In a paper delivered to the Right to Childhood conference in Sydney recently, Professor Mike Daube made the case for suing the industry, making it pay for the human damage.
‘‘There is massive evidence on the impacts of alcohol on our community. It is a health problem, a social problem, an economic problem, a law enforcement problem, a cultural problem,’’ Prof Daube said.
‘‘It is a cause of death, injury, violence, domestic violence, child abuse, workplace losses, road crashes.’’
Prof Daube says industry self-regulation codes are limited and toothless. The industry is skilled in countering threats to its sales by downplaying health and other consequences of alcohol use and promoting its own soft education.
What minimal regulation exists is not enough to prevent the massive alcohol-related problems we are seeing.
With a million dollars a day spent sanitising and glamourising alcohol directly to young people for whom it is actually illegal to purchase, how can the meagre budgets available to school for drug and alcohol education compete?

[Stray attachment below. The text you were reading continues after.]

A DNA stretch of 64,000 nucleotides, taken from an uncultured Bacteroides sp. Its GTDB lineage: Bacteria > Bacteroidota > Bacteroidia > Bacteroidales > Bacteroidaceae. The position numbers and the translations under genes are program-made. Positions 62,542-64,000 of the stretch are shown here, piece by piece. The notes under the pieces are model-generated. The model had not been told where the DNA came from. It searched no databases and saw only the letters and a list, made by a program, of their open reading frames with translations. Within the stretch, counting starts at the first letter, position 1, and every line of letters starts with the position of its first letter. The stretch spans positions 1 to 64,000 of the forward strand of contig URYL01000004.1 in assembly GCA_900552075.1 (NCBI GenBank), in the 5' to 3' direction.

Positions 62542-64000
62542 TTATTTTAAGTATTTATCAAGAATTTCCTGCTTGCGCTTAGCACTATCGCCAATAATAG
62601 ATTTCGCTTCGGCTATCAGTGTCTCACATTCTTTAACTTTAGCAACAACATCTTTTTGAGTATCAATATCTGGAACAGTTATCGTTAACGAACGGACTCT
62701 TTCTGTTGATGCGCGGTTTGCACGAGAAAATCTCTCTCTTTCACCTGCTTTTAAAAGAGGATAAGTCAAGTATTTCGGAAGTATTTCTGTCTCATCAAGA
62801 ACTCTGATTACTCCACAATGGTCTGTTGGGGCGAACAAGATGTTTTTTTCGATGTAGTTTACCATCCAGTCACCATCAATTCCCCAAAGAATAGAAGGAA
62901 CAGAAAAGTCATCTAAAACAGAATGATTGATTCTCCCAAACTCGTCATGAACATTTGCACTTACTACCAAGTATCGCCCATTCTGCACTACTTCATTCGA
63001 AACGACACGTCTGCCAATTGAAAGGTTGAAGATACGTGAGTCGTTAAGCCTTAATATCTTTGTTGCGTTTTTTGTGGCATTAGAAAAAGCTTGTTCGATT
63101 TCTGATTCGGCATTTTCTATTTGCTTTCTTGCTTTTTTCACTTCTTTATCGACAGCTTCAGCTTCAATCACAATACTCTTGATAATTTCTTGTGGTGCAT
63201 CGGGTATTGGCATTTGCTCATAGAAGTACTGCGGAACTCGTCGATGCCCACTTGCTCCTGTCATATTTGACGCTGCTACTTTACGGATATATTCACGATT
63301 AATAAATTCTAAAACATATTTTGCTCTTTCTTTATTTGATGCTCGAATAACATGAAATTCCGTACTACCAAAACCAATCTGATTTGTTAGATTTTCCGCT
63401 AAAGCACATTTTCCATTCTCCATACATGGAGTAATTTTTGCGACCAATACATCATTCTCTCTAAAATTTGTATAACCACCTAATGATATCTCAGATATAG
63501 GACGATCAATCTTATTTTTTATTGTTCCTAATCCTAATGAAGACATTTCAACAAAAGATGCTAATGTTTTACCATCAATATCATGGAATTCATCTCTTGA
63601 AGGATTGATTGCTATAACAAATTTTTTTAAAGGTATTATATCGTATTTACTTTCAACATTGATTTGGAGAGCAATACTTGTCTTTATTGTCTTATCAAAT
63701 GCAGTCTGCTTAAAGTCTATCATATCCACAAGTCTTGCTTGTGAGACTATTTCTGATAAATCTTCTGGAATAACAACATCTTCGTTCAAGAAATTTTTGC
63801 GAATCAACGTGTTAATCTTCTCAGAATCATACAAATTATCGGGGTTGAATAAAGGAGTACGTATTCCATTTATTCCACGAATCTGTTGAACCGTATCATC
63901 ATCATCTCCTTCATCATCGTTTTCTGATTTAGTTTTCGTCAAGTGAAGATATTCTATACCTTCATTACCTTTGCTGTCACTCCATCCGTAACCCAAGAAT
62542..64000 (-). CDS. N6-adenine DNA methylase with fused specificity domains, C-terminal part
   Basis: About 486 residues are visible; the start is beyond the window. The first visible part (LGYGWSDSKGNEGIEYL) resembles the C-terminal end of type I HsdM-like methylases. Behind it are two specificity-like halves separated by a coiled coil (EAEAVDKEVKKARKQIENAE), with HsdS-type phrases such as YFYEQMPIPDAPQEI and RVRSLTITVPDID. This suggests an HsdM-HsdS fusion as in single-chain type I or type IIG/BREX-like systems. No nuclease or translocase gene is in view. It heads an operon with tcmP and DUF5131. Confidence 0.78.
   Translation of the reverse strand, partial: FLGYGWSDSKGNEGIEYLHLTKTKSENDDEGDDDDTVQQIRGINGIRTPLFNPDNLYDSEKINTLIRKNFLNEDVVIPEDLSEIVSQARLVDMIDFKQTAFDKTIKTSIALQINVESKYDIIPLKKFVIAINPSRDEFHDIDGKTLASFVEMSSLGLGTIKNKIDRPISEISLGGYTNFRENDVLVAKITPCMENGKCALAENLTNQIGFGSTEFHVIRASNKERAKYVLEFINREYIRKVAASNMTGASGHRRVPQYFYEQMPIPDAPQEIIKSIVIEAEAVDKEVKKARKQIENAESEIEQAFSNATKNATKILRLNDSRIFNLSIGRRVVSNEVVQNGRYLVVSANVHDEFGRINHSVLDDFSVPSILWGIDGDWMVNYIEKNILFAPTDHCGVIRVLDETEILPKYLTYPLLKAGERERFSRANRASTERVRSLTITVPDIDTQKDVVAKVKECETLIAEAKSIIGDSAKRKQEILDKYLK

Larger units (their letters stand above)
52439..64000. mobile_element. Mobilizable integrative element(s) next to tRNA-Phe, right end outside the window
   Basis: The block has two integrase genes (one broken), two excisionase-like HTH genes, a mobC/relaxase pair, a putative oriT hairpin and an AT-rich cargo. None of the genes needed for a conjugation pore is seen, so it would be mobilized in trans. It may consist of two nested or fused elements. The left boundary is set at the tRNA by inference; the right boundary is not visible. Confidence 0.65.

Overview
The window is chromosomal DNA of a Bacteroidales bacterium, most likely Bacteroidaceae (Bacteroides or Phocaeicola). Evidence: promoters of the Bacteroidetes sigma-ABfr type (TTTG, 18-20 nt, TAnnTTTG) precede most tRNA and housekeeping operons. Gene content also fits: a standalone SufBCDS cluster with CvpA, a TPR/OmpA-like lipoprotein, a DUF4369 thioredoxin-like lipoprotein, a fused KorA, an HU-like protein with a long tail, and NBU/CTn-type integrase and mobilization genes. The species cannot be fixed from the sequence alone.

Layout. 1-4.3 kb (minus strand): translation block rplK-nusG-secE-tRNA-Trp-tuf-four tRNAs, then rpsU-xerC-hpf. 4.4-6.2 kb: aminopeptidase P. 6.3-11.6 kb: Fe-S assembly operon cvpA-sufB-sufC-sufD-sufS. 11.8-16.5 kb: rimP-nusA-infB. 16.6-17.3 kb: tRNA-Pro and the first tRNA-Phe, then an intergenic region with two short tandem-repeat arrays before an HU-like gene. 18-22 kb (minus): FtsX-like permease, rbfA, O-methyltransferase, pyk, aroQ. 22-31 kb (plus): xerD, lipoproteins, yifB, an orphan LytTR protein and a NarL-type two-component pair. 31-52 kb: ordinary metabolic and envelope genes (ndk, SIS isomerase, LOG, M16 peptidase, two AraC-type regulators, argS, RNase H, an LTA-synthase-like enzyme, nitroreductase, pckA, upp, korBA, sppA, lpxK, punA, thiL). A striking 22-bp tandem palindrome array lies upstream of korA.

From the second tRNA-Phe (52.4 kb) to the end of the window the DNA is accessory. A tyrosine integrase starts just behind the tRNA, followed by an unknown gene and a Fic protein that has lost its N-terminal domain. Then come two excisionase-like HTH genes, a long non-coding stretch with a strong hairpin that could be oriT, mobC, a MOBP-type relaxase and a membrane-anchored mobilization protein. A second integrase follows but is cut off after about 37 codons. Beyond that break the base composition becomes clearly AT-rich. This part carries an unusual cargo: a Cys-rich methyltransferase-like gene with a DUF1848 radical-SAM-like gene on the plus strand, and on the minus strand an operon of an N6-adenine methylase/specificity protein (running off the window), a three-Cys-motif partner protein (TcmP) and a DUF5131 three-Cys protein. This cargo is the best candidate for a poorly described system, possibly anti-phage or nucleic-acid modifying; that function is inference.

Advocates for change urge the following: PROPER curbs on alcohol promotion; REFORM of the tax system so that we can’t buy alcohol cheaper than bottled water; CURBS on the increasing numbers of sales outlets — often where their presence normalises drinking for young people; A FUNDAMENTAL rethink of licensing laws to quell the drunken violence plaguing our cities; LEGISLATION to prevent secondary supply to children and tougher penalties for supplying; EFFECTIVE warning labels; RAISING the legal drinking age.
Surveys show under-18s feel strongly about the levels of alcohol marketing they are exposed to and want regulation that provides stronger protection. They also want more health warnings. It’s time for real action to stop more damage.